Kris Bryant, the third baseman for the University of San Diego Toreros, is the third possibility for the Cubs selection with the second pick of the first round. At 6-5, 215 pounds, his body type says 'slugger'. He has 30 homers this season, in only the third such season with the new BBCOR bats. (Georgia Southern's Victor Roache took full advantage of a hitter-friendly home field to reach the mark in 2011, the first year with the newer, truer bats.) His 57/37 BB/K ratio is where you would want it. Opinion is mixed if Bryant can last at third base until the majors, though he certainly wouldn't sabotage a minor-league team's chances playing there. At worst, you're looking at a right fielder with willingness to walk, and ability to hit 35 homers, while hitting .250 or .260.
Does that justify the top pick?
In one of the kazillion blogs regarding the Cubs and or the draft, one of the gurus used the 'I know, but I can't say' comment on the Cubs interest in Bryant. In short, the Cubs are doing their homework on all three major candidates for the selection. If one of the pitchers (Stanford's Mark Appel or Oklahoma's Jonathan Gray) suffer a semi-major injury or a noticable velocity drop, Bryant is an option. Or, Team Theo might have been planning to select Bryant the entire time. After all, their line was to take hitting early and pitching later. There is no reason to tip off which name will be called in about three weeks. I would still expect it to be one of the pitchers, but I presume all three have been given complete background checks.
My 'preference' would be the one most likely to provide a 25+ WAR value over a big-league career. Whichever one the best argument could be made for, I'm fine with. Of all the ways to argue 'Best Available Player', that's the one I choose. Ceiling, or best possible result, is fine. However, most players fall far short of said ceiling. Ironically, some players 'exceed their ceiling' though I'd put forth that is just a whiff by the scouting people on assessing a ceiling. Others will opt for the 'best floor', or best worst-case scenario, but that would largely ignore pitchers. Ever.
One thing that should not creep into the discussion is strengths or weaknesses of the parent club. Just because Scott Feldman or Travis Wood are having a hot streak (or are having a cold spell in three weeks' time) should in no way talk a front office into selecting, or avoiding, pitching. All legitimate options are getting the fine-toothed comb treatment. Moreso than in prior management structures, I would guess. The bio-mechanics guys are deciding if any movement can be added to Appel's FB, or if Gray's delivery can be tweaked to make him that little bit better. Or, if Bryant can play third, or right field, with league-average competence. This is a very important pick. The front office will be ready for it.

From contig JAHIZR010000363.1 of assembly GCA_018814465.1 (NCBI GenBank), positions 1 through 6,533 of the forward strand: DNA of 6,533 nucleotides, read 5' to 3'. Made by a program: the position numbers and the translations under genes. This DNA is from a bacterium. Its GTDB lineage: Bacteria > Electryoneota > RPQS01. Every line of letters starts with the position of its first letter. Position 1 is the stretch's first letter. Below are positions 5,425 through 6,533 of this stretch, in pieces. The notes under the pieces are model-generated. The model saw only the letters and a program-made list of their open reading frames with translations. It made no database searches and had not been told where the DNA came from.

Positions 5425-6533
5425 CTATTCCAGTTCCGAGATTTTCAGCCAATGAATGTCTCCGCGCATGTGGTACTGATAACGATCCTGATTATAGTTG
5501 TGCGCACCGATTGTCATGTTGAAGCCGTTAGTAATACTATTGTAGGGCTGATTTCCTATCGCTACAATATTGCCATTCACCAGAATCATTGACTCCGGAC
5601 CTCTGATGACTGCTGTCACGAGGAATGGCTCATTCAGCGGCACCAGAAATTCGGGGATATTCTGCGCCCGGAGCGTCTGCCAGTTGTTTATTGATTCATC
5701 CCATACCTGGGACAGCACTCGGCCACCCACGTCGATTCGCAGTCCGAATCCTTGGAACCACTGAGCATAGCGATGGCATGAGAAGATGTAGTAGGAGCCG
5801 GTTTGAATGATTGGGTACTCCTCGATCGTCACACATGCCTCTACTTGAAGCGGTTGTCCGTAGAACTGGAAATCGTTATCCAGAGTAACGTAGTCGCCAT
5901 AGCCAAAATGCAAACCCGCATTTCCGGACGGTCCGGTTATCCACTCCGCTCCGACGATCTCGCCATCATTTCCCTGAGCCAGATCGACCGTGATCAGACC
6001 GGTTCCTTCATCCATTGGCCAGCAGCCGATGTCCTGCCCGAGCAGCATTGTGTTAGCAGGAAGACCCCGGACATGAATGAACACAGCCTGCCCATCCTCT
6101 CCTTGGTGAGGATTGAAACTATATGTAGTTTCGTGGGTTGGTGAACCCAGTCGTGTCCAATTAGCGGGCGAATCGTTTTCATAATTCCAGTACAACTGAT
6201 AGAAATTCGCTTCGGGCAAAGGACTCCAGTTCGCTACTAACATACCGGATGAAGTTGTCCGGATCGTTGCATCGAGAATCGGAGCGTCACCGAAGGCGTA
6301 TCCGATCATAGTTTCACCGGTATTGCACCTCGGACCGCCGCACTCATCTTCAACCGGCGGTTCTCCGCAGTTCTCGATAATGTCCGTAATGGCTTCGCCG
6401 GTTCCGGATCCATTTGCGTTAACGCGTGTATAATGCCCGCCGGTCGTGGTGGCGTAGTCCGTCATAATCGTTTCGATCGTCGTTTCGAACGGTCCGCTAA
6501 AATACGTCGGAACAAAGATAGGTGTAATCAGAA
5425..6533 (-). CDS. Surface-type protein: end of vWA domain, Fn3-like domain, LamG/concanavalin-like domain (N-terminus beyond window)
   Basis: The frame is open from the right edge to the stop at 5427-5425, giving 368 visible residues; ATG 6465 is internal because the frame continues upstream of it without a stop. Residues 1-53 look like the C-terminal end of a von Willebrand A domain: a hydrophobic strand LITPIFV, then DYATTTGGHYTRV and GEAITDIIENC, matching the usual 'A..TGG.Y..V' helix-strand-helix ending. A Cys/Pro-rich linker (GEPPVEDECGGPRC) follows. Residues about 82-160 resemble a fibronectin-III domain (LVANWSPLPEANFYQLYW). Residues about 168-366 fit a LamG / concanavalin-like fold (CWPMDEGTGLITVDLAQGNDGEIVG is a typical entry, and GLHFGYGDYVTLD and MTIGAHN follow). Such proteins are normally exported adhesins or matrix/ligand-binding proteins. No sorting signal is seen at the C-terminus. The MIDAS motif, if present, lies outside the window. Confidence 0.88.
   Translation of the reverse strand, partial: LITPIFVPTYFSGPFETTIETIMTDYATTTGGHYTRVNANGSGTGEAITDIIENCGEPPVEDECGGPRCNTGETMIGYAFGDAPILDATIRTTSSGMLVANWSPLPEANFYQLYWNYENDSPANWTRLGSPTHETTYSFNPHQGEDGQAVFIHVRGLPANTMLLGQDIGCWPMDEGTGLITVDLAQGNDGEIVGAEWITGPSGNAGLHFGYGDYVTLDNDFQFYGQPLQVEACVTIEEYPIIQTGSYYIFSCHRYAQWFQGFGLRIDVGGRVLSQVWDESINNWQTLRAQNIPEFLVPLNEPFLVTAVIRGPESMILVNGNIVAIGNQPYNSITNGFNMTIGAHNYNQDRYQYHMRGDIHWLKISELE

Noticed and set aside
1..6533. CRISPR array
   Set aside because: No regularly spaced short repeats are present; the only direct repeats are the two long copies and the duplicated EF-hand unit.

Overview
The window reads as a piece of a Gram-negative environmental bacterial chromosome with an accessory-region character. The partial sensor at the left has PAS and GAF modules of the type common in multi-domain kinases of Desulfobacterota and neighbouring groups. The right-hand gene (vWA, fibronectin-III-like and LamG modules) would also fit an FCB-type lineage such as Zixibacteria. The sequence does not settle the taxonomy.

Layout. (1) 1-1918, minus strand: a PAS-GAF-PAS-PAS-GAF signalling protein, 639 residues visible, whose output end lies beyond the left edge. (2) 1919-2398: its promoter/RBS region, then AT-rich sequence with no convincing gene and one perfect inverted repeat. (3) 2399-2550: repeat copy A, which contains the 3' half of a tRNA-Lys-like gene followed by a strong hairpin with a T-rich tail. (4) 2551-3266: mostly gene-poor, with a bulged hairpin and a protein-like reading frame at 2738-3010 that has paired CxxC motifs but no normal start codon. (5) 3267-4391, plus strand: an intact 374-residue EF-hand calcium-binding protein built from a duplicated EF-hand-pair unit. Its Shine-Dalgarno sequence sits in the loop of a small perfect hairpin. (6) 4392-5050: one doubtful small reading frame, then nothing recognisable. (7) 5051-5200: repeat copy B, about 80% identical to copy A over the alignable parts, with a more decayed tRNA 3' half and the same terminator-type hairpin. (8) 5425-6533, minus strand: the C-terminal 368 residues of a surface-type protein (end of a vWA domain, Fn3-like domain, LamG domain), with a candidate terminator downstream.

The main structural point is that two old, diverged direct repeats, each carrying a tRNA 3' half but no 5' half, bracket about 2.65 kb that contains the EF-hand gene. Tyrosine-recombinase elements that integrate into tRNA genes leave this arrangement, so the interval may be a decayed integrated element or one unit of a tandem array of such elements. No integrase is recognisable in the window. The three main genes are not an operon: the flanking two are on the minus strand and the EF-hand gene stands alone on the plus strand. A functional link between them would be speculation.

In a curious story, Royals wunderkind prospect Bubba Starling is contemplating LASIK surgery. While it is by no means my original idea, I do hope the functional vision of current and future players is being considered to help improve the system's productivity. In a business where hand-eye coordination is such a key component to success, I hope vision tests are being provided to players considered for the top few rounds. It would be inconvenient to bankroll eye exams for dozens of potential draftees, but I hope something is at least considered for anyone who is drafted, or might be in line for an early selection. I'm not sure of the feasibility of it all, but to be "blindsided" two years later by vision trouble seems to be something that should have been avoidable.
Yes, there were games this past week. Most conference tournaments start this week, with the NCAA tourney looming as well. ESPN will be in full college baseball mode, as there is now a market for showing games. Oklahoma and Stanford could both be ''outside looking in' for the field, and that would be fine for me. To be honest, I'm going to be largely in 'wait and see' mode with many of the Cubs' picks. I'd rather edit an article or listen to the Smokies play than over-assess five starting pitching options for the selection at 2.2 (the 41st overall pick). Once drafted, I'll happily go back to review a pitcher's or hitter's recent exploits.
Mark Appel's Stanford squad defeated California 9-8, but Appel fanned 11 and walked only one in his seven-inning stint. He allowed nine hits and five runs (four earned) in just over 100 pitches. For Appel, numbers aren't that important anymore. If he finishes his outing healthy, and makes a few pitches over 100, that's fine. His strikeout numbers were good as well. Appel probably won't have more than two starts left in college.
Jonathan Gray of Oklahoma was less impressive than Appel this past weekend. Similarly, it isn't important. Gray fanned only three in a no-decision against Kansas State; his team lost 6-5 over the weekend. Gray also gave up nine hits and walked one. Both Gray and Appel may be hitting the 'dead arm' period that many pitchers face. Both are in the 100 season innings range, and a bit of mediocrity often happens around then.
Kris Bryant's slash line is .338/.496/.876. In college. With bats modified to play like wood bats.